Immobile, my form

was powerfully fixed

in what they call Greenland,

my sheets for centuries

stacked within an ocean

cold enough to keep my ice

intact. I was content.

My massive presence

ruled the height

of waves, and trapped

excess, a glassy girdle

cinching seas. 

Now, heat from a savage sun

attacks me. Huge chunks

of what I feel as body,

and weighing a billion tons,

shear off and slide into the deep.

I am disfigured. I melt

and drown at once,

the ocean rising round

a self no longer strong enough

to tame its height. If I die,


my power dissolving

into liquid surge,

the sea will rise twenty feet.

Submerged, my wave-capped corpse

will spread, swirl past, seep through,

and flood all low-lying land.


The creatures with the fleshy

legs and chests, with hair

and anxious, beating hearts

will flee my reach.

In death,

I will be everywhere.        


FICTION: Moving Stills -Story collection (8 of the 34 stories were published in small journals)

   "Play the game, get ahead, be realistic," says Shirley, the strong-willed, controlling yet fiercely loving mother who draws the contours that her daughter Paula must explode and erase in her quest for identity.
    Years pass, roles are reversed, and Paula becomes caregiver to the mother she so fought in youth. What growth will allow understanding and forgiveness? And how will this enable Paula to both accept and nurture new love?  

   "One of the most impressive qualities of this novel is the way Slatkin avoids plot contrivance while writing one eye-opening, unpredictable section after another. And Slatkin's writing is as agile as her imagination. A man who lives with her, unable to either work on his stalled book or share household expenses, seems  'coddled in this household, immersed in cream. Paula has come to see the book as a hungry animal, curled in Nick's chest, sucking.' "
   Adele Glimm, author,  Elizabeth Blackwell, Woman Doctor.   


    Set in a frenetic time/place, where parental illness, anxiety and ambition form a toxic family brew which Paula must navigate, the novel both shows the toll this bath bestows, and the unwinding, strand by strand, of the unhappy tangle it created.  Of course there are siblings, her own children, intense relationships, and Paula's own self-dramatizing idiosyncracies that cause pain even as she tries to heal. But by novel’s end, she understands, can forgive, and can love.   2014




UPSIDE DOWN:   Full Length Play.
    When our world turned upside down during the 9/11 attacks, conflicts arose between people whose reactions, assessments and coping devices differed. Can one refuse to question, to imagine ramifications? Do parental politics play a role in  our present reactions? Indeed, do past parental conflicts influence our choice of a mate? In times of political crisis and impending war, do we have the luxury of "cultivating a personal garden," or is it a moral issue that we take a stand and work for what we believe is just?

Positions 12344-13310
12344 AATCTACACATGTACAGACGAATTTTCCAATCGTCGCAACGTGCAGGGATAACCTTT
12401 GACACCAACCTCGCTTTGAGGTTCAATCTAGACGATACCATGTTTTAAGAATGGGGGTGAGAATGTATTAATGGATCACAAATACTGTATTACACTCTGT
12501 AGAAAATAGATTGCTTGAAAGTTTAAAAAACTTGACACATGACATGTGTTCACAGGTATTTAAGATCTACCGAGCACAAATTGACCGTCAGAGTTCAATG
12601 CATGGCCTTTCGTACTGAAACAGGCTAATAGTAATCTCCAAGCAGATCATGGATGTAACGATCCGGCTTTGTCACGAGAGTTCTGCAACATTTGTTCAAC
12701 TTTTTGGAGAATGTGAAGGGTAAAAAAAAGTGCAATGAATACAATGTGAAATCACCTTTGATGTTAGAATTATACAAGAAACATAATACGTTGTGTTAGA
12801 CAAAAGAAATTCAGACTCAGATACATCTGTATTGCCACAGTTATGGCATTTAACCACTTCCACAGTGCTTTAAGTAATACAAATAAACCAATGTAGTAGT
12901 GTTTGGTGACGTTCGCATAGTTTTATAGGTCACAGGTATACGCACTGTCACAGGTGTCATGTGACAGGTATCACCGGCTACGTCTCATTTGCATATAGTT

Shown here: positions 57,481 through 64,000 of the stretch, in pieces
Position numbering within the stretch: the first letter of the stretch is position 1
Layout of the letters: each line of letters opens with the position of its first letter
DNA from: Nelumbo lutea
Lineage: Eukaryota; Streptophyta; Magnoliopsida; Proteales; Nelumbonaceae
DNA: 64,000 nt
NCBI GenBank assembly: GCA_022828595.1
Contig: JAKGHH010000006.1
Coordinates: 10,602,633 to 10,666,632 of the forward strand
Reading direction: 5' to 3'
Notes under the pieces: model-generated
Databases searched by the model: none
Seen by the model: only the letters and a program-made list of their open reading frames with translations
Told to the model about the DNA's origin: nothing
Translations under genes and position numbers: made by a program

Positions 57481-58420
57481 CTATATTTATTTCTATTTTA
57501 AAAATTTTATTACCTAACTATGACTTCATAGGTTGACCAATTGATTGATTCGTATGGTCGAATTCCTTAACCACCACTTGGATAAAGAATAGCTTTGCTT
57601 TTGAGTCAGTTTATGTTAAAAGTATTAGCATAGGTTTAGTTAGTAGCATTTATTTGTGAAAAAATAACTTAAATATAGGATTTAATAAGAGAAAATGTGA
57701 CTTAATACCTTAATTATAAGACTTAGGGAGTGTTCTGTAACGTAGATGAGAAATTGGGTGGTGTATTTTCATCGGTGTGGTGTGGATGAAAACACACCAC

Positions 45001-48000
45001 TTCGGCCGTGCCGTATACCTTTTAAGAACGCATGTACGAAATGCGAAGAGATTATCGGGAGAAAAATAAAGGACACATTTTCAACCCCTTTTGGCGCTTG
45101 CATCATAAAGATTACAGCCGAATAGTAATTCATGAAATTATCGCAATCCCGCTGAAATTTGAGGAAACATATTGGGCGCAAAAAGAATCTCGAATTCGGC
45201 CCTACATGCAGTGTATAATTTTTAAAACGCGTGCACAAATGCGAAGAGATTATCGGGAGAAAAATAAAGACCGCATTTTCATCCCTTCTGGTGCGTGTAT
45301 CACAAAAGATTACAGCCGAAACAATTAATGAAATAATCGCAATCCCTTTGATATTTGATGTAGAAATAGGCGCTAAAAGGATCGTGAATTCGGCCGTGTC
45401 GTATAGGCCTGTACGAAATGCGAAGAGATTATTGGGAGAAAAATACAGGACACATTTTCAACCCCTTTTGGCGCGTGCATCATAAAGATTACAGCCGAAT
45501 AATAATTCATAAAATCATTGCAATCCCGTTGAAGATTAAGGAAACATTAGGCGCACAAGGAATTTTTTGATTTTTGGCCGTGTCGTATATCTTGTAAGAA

Come and live in NYC during this fearsome time with JOEL, photojournalist who lost one eye in Desert Storm, Iraq;  the young artist EMMA, who comes to love him;  her former boyfriend DAVID, Israeli-born securities trader whose sister died in the 2001 WTC attack;  the zany, sensitive jamaican ZAK, a voice crying in the wilderness, Emma's friend JOANN, who becomes Zak's sweetie and learns to cook Jamaican hot -- and MRS FU, who has to deal with unclaimmed bundles of clothes found in her laundry just north of the WTC!

UPSIDE DOWN   won a staged reading at the Long Beach Playhouse, California, Summer 2010.

 It was directed by Tony White and given staged readings at Studio 353, W. 48 St, NYC, in September 2011.  

                                              Reaction to the play 

***  "Marcia, I cannot get your play out of mind.  Upside Down  brought up important  and complex  aspects of life that we are all dealing with. And, you found a way to personalize those issues by means of your characters.


    Your play is a tremendous achievement that tackles the big questions of our lives, as individuals, as a nation. Those questions include how to live our lives responsibly to ourselves, to each other, and to the world at large.  And, you brought out how important art is in the equation, and how the pull to create can be stronger than the desire for remediation, even if one knows about injustice in society.

    Thank you  for what you worked so hard to present to your audience.  Brava, Marcia!"
                                                            from  an email by Miriam Bloom, Environmental Activist

***"Upside Down" is "Right Side Up"!!!! I am so happy to have attended this wonderful reading. Despite pain and suffering we need to find and hold on to things of beauty.  It gives all of us hope so that we may carry on with our lives.The timing was perfect since it is the 10th anniversay of 9/11.

                                                      by June E Bade, Artist / Designer, CW Post